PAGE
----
Week 4 (30 October, 5pm) – Conflicts and Security among the Regional Powers in the Asia Pacific
- Bill Hayton, Associate Fellow, Chatham House: ‘The Modern Origins of China’s South China Sea Claims’
- Jeongseok Lee, Princeton University: ‘Unforced Concession: The Unexpected Origins of the U.S. Bilateral Alliance System in the Asia-Pacific’

Week 6 (13 November, 5pm) – China, Nation-state, and Cultural Diplomacy in Historical Perspectives
- Yvonne Liao, University of Oxford: ‘Peculiar Diplomacy: Municipal Opera in Shanghai’s International Settlement’
- Chien-Wen Kung, Columbia University: ‘Experiencing the Nation-State: Philippine-Chinese Visits to Taiwan, 1958-1971’

Week 8 (27 November, 5pm) – Sino-Japanese Wars: Communications, Cartoons, and Diplomacy
- Jenny Huangfu Day, Skidmore College: ‘A Covert History of Communications in the Sino-Japanese War, 1894-95’
- Mariia Guleva, St Petersburg Polytechnic University: ‘Soviet Diplomacy and Sino-Japanese Conflict in Krokodil and Shidai manhua (1931-37)’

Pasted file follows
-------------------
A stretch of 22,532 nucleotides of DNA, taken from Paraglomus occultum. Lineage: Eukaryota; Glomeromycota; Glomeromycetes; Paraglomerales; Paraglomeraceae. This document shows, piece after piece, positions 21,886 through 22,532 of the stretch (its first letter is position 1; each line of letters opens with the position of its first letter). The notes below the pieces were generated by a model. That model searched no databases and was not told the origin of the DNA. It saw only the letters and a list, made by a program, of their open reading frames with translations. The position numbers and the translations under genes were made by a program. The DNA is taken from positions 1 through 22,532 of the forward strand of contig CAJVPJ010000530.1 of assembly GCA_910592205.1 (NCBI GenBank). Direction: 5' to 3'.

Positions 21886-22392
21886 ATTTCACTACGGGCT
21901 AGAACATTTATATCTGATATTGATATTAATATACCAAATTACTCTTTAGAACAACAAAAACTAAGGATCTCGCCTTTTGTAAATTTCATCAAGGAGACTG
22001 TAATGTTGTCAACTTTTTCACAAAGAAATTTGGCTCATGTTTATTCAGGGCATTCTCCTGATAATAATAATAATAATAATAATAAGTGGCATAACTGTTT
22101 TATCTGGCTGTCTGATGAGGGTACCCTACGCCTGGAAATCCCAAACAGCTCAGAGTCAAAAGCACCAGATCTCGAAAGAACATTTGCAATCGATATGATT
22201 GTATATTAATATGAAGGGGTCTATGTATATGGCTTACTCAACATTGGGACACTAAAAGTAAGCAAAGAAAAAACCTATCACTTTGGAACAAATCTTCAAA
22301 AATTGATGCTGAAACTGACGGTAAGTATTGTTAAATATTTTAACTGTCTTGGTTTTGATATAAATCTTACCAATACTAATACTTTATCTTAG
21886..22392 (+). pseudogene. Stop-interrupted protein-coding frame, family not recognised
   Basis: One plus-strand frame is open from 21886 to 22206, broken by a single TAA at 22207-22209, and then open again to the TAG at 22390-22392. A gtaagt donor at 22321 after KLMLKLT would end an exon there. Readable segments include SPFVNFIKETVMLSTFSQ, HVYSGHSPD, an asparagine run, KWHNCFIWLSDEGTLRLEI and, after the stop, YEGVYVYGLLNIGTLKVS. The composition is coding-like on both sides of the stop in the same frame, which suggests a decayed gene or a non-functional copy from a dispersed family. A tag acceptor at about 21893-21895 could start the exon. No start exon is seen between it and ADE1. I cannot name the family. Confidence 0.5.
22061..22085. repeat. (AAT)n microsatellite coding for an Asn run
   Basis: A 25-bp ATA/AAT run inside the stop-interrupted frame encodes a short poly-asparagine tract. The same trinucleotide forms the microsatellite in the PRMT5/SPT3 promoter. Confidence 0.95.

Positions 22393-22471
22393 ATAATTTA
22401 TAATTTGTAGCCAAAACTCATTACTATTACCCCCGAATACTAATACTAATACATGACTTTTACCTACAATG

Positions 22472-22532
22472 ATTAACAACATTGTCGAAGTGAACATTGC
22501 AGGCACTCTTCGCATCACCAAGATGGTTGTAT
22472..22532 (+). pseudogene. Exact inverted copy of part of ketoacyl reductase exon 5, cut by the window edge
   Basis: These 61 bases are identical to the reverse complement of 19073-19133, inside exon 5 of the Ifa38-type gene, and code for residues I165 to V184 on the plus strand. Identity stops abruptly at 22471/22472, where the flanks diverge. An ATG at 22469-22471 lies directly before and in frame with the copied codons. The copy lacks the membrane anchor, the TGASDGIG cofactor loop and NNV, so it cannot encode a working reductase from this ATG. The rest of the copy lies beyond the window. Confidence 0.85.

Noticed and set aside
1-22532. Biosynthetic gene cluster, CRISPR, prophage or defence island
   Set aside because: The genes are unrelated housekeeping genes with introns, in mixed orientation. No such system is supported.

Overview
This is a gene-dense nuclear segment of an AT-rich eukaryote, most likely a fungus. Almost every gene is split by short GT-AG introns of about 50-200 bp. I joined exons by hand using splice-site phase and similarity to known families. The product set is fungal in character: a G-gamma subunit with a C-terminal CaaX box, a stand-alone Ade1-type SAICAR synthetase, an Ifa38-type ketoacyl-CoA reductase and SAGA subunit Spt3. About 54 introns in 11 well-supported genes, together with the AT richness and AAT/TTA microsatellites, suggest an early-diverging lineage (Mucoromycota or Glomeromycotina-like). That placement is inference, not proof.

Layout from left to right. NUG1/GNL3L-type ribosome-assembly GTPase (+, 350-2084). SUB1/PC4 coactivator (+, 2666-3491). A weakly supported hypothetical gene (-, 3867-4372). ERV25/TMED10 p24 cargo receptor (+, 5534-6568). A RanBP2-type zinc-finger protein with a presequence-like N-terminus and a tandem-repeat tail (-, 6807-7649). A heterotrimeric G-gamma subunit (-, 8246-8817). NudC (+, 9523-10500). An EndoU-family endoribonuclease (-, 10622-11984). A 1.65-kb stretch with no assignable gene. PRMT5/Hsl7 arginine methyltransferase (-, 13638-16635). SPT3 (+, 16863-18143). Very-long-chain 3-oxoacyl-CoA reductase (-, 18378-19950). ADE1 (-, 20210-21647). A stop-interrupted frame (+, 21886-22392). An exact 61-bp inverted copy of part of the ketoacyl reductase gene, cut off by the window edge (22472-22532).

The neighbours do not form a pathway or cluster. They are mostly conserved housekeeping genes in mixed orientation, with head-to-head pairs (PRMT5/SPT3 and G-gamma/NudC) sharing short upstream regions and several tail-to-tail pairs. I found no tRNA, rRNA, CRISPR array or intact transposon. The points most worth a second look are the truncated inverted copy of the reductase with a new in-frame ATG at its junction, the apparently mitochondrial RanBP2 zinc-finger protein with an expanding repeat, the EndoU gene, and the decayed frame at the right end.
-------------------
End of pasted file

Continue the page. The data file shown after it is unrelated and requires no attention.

Further information
Call for applications

Final call for papers:
International Conference China

Centre for European Studies, Sun Yat-sen University, China
This will be the first international conference of the recently established Centre for European Studies at Sun Yat-sen University, the function of which is to mirror the perception of China within the European sphere. Planned to take place between the 7-9 December, the first international conference welcomes papers on the general topic of the image of China in Europe, especially within the contemporary context involving media and popular culture but without neglecting academia and the political and economic arenas. 

Papers should be 20 to 25 minutes in length; in English, with questions to follow. Please send your proposal/abstract to the Conference organiser, Prof Stephen Rowley. 
Address: SYSU, School of International Studies, Zhuhai Campus, PRC
Email contact:
The deadline for the application is 15 October 2017.
Further information